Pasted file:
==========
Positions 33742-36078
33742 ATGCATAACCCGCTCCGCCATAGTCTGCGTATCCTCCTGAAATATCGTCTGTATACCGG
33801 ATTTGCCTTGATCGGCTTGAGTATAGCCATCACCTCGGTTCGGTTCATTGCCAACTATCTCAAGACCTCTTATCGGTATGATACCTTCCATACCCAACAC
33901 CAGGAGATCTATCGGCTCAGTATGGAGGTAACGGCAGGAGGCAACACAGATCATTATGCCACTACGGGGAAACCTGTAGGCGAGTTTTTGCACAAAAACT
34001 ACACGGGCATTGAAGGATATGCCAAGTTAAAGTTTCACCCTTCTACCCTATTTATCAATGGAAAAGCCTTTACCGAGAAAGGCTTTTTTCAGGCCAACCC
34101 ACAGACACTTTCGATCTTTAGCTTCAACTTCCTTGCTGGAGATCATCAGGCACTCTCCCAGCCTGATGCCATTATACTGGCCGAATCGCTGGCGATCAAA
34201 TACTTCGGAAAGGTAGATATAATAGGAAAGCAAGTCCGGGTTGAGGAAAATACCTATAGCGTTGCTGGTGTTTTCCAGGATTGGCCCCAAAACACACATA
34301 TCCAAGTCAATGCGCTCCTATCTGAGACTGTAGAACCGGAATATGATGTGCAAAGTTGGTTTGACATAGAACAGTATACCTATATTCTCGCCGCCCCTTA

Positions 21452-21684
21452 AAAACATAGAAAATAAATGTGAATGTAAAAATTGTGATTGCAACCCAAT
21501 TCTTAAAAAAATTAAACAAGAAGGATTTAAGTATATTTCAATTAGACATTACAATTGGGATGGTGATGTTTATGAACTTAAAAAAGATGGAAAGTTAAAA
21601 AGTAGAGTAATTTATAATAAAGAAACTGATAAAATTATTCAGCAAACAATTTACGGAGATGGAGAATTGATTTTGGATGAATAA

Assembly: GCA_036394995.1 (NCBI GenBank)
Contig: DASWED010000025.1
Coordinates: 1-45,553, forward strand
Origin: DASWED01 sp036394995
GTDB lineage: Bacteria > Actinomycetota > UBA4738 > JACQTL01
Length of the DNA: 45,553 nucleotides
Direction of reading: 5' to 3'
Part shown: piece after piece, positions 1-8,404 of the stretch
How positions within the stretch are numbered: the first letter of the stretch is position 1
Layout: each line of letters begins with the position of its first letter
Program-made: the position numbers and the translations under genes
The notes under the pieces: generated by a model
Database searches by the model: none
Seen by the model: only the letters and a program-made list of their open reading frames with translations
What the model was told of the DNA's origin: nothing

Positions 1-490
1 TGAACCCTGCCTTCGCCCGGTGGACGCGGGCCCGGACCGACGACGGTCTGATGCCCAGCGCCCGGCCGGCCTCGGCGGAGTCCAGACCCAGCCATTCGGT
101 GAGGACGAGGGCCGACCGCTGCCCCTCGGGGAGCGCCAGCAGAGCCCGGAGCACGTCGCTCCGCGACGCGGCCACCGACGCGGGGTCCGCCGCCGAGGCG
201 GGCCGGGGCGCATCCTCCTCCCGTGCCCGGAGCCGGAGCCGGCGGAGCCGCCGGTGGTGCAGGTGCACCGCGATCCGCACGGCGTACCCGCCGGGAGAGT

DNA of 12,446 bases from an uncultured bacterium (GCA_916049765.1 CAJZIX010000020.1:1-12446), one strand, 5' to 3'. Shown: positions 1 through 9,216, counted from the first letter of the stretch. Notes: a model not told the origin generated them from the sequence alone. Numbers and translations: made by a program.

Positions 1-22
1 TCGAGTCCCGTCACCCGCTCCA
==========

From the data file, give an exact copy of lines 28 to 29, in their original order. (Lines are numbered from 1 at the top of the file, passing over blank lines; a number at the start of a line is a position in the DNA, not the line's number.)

Positions 1-490
1 TGAACCCTGCCTTCGCCCGGTGGACGCGGGCCCGGACCGACGACGGTCTGATGCCCAGCGCCCGGCCGGCCTCGGCGGAGTCCAGACCCAGCCATTCGGT